Asked if Missouri’s postseason ban in softball and baseball would carry over into next year with the national championships now canceled, Sterk gave a blunt reply,


"You know how I feel about that," Sterk said Thursday before the NCAA announcement. "But there's no way they should."


Missouri softball coach Larissa Anderson said Thursday that this is an emotional time for all involved in the game.


"Our student-athletes, coaches and staff have spent countless hours preparing for these moments, and sport represents such a large aspect of our lives," Anderson said in a statement. "While I am disappointed in the suspension of our season, I am glad preventative measures are being taken to combat this ever-changing public health threat.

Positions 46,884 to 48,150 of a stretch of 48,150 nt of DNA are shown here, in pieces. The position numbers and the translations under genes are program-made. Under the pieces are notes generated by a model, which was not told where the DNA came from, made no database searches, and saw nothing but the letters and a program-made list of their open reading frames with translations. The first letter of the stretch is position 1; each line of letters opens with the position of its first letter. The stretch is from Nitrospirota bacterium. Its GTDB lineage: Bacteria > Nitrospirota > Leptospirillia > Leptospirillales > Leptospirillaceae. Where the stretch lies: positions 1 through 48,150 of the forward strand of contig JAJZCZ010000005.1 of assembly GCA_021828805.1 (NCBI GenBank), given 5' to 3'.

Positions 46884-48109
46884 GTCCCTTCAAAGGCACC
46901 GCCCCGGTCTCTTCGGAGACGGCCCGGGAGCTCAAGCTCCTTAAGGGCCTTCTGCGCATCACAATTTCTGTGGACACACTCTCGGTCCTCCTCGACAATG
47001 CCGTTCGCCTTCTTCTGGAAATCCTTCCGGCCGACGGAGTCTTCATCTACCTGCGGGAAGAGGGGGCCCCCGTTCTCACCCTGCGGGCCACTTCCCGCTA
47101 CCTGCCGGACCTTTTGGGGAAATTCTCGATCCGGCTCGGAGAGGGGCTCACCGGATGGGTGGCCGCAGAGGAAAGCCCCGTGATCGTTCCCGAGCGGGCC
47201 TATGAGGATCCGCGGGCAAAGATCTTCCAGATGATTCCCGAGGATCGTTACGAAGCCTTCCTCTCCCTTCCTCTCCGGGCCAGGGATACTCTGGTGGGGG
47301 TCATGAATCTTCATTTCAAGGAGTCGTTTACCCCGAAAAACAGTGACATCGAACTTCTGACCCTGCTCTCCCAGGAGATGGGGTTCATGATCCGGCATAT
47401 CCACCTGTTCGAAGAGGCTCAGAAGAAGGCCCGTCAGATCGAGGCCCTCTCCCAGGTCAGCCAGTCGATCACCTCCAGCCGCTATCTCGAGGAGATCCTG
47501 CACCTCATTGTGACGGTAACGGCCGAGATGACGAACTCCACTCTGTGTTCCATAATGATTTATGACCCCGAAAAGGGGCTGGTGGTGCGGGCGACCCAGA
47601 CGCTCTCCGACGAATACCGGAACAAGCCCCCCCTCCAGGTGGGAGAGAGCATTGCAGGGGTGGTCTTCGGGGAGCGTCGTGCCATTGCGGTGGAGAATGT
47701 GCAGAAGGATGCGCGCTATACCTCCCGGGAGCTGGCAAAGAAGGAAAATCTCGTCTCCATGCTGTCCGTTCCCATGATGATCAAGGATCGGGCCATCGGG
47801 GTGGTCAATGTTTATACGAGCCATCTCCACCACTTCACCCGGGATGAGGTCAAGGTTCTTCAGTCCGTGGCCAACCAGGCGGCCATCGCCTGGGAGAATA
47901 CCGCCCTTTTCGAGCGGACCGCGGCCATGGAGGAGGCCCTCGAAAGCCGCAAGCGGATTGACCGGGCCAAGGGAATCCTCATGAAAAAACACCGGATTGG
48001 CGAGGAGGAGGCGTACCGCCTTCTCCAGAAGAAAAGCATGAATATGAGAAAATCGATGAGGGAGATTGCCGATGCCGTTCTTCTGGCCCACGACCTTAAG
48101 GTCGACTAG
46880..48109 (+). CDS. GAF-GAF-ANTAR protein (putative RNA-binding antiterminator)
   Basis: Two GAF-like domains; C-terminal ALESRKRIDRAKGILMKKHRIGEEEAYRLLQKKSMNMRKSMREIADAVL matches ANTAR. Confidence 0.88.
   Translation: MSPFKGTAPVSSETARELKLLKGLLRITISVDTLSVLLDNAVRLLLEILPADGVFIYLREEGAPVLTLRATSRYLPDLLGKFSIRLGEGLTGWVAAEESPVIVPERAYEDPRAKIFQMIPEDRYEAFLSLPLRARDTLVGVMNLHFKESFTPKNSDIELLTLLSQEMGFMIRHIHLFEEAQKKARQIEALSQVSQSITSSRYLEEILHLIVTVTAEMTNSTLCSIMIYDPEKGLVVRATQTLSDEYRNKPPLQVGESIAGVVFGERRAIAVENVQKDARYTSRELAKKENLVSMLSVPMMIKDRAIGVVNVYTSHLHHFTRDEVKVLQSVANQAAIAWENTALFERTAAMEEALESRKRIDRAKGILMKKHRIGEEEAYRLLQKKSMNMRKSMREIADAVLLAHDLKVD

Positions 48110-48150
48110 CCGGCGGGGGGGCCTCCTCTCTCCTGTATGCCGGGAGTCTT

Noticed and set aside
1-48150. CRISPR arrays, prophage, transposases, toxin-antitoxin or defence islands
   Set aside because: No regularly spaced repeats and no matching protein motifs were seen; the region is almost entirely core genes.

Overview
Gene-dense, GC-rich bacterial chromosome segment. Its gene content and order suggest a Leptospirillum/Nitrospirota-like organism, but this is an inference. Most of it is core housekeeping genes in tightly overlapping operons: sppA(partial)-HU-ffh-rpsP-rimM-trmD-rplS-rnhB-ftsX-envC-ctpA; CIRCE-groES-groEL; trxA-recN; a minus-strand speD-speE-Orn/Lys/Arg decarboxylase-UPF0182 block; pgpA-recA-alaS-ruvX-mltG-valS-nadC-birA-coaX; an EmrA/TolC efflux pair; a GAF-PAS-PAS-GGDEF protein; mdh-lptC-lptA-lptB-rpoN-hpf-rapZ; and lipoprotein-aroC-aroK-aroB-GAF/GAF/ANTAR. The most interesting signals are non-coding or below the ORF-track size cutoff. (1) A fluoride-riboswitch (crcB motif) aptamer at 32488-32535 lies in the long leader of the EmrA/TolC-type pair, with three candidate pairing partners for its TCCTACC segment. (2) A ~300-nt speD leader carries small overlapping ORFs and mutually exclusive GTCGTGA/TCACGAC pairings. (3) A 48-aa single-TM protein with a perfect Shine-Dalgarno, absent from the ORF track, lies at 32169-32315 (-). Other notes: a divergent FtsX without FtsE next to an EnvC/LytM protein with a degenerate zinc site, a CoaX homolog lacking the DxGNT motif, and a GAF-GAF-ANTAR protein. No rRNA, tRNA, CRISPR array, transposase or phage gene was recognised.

"... Public safety is more important than these events."


The SEC has also suspended on- and off-campus recruiting through March 30, Sankey said.


Sterk said Thursday that Missouri has discussed limited access for its spring football game scheduled for April 11 and that the program would continue practices as planned, as will the Tigers’ other spring sports teams.


Sterk said not only will Missouri suspend games and events within the conference through March 30, but also against nonconference opponents.


"It’s not if but when a student-athlete would be found positive," Sterk said of the virus. "We want to minimize those opportunities and try to help the nation get through this, not continue to spread it everywhere."


USA TODAY contributed to this report.